Neither in Beverly Hills, California, nor on a paddy field, Paddy Hills had taken over the space that popular Lim Seng Lee Duck Rice once occupied along South Buona Vista Road.
Café food by day, Asian tapas by night, featuring Australian-Japanese international fusion food with specialty coffee, Paddy Hills had fulfilled a few criteria that proven itself to be a promising start up.
Criteria 1: Good fengshui checked, as observed in previous popular Lim Seng Lee Duck Rice business.
I am not kidding when it comes to having a good name. Paddy Hills signify abundance of rice, which represents ‘prosperity’, a good sign to any new start up.
Criteria 2: Name checked.
The interior was decorated using multiple elements, from the bricked walls that gave a rustic feel, to the bronze bar table that added a classy touch and to the wooden furnitures with an earthly finish.
Criteria 3: Ambience checked.
We were presented with a A3 sized menu that would probably take us more than 20 minutes to browse through. The Daytime Menu comprised of Breakfast (8.30am – 5.30pm) and Lunch (11.30am – 5.30pm) whereas the Night Menu would start after 5.30pm. Chef was formerly from The Clifford Pier.
Serving specialty coffee and hand-brewed coffee in the day, it’s a café in the day and tapas bar at night.
Criteria 4: Wide selection checked.
Coffee beans were roasted by Tiong Hoe Specialty Coffee and the barista would prepare them with the Slayer we spotted here!
Criteria 5: Equipment checked.
Recommendation for the Breakfast menu includes Berry Ricotta Hotcakes ($19) and Orange Ricotta Pillows ($18) whereas for lunch menu, they are Squid Ink Tagliatelle ($23) and Golden Man Tou Sliders ($23).
The Squid Ink Tagliatelle ($23) was a Japanese- western fusion with mentaiko (Pollock and cod roe), ikura (salmon roe) and tobiko (flying fish roe). Available in limited quantity daily, only 30 would be prepared each day.
The squid ink was well infused within the pasta, which was al dente. Notice the white specks among the black pasta? These rice puff gave the springy pasta an added crunch. No worries, the black squid ink won’t stain your teeth.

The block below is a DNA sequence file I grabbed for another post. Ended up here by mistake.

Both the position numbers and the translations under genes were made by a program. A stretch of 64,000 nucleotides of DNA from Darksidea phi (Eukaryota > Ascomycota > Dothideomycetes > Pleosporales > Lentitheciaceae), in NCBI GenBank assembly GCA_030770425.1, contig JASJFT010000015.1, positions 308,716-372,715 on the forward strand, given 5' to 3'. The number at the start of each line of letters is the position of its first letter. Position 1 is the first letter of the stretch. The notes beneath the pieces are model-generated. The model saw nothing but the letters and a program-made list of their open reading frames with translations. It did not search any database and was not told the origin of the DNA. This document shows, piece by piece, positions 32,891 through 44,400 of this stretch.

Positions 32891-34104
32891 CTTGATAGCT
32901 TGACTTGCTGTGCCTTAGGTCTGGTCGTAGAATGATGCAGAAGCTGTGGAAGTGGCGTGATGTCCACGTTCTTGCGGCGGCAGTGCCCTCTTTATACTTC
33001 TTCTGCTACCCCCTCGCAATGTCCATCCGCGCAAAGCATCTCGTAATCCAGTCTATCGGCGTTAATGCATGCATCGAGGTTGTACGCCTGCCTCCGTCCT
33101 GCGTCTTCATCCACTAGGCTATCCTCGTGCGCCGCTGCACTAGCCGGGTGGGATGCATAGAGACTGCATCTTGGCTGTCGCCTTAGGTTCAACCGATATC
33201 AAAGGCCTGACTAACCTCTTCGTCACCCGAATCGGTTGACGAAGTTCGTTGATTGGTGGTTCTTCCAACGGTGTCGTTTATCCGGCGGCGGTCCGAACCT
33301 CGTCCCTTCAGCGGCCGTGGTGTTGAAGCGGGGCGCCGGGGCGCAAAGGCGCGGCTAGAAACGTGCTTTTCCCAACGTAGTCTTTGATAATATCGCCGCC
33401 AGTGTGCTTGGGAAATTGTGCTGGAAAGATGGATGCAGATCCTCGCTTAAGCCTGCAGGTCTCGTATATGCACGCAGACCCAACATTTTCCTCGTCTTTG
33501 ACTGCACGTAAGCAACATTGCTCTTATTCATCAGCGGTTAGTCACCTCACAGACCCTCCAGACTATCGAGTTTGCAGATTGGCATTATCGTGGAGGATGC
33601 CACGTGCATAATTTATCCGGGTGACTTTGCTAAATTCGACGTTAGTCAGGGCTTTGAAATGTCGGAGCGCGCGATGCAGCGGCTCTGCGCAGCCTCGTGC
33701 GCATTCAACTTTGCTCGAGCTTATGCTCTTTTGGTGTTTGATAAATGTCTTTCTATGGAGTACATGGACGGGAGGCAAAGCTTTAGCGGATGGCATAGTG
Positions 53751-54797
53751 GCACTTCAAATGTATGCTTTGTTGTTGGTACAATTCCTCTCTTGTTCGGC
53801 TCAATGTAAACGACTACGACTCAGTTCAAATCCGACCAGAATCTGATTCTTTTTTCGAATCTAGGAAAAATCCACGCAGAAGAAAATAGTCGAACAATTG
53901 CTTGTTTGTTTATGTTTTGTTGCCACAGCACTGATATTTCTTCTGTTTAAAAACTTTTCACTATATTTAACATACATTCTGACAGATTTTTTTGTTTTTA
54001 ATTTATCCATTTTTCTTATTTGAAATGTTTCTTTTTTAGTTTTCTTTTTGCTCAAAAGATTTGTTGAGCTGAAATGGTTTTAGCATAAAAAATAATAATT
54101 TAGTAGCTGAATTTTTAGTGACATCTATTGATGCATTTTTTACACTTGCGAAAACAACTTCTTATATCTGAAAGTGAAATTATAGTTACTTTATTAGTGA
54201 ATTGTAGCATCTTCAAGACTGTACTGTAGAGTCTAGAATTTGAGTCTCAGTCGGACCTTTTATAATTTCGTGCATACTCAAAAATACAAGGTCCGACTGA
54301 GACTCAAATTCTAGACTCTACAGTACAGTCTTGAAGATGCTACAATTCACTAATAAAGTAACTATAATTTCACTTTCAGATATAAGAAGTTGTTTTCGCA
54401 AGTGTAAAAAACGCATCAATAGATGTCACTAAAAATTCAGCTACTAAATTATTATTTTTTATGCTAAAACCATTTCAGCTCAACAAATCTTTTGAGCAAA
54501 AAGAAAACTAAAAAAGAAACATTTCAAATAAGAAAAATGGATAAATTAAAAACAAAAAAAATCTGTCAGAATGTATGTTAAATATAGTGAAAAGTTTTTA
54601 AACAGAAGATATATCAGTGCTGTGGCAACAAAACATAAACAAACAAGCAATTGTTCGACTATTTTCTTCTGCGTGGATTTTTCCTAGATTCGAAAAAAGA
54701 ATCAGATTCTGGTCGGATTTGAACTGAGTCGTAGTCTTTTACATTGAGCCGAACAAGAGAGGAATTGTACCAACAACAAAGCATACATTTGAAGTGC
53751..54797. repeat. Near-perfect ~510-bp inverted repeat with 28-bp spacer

The deep fried man tou (buns) for Golden Man Tou Sliders ($23) underwent a western twist. Now it’s used to ’kiap’ the Ang-moh beef patty instead of dipping into the Singapore Chilli Crab sauce.
The deep fried Man tou were nice to chew with the juicy patty. Even though it’s too big to be a slider, I’m not complaining because I would get to eat a bigger portion.
We ordered the Toasted Spicy Rice Cakes ($15) that underwent multiples plastic surgeries which was widely accepted in their country, and this time round, it was a successful operation.
No longer the familiar tteokbokki (Korean rice cakes) with a dense and chewy texture, they were now crispy and crunchy to munch on, a good snack while watching our Korean dramas.
We ordered the Kimchi Fried Rice ($20) because the previous plastic surgery proved to be a successful one. The Fried Rice had the right amount of Wok Hei taste found in our local zi-char stalls, and the kimchi has the right level of spiciness.
Both the fried rice and kimchi tasted decent on its own. However, we were disappointed with the marriage between the Korean Kimchi and Singapore Fried Rice due to the lack of cohesiveness. The couple will need put in more effort to make this marriage work though.
The Orange Ricotta Pillows ($18) was completely orange and we still remember the Red Velvet Pancakes from Pacamara which were completely red. And now we had the orange version!
Criteria 6: Instagram-worthy checked. Overall taste for the food… not checked yet.
The orange pancakes were really fluffy and had a citrusy taste, and my friends were screaming this quote from Despicable Me: “It’s so fluffy I’m gonna die!”
There was decent natural lighting for seats nearer to the window and the wall mural outside the café is a potential site to attract #OOTD Instagrammers (We already spot instagrammers shooting their #OOTD outside this wall, come quick).
Criteria 7: Instagram- worthy #OOTD Checked.
Good fengshui, good name, wide selection, good equipment… Multiple criteria fulfilled to be a promising new start up. Some dishes will require a bit of fine-tuning and cutting down on the longer waiting time will benefit them in the long run.
38 South Buona Vista Road, Singapore 118164 (10-15 min walk from Haw Par Villa MRT)
Opening Hours: 10.30am – 5pm, 6pm – 9:30pm (Mon – Fri), 9am – 5pm, 6pm – 9:30pm (Sat-Sun)
* Written by Daniel’s Food Diary cafe correspondent Nicholas Tan. He can be found at instagram @stormscape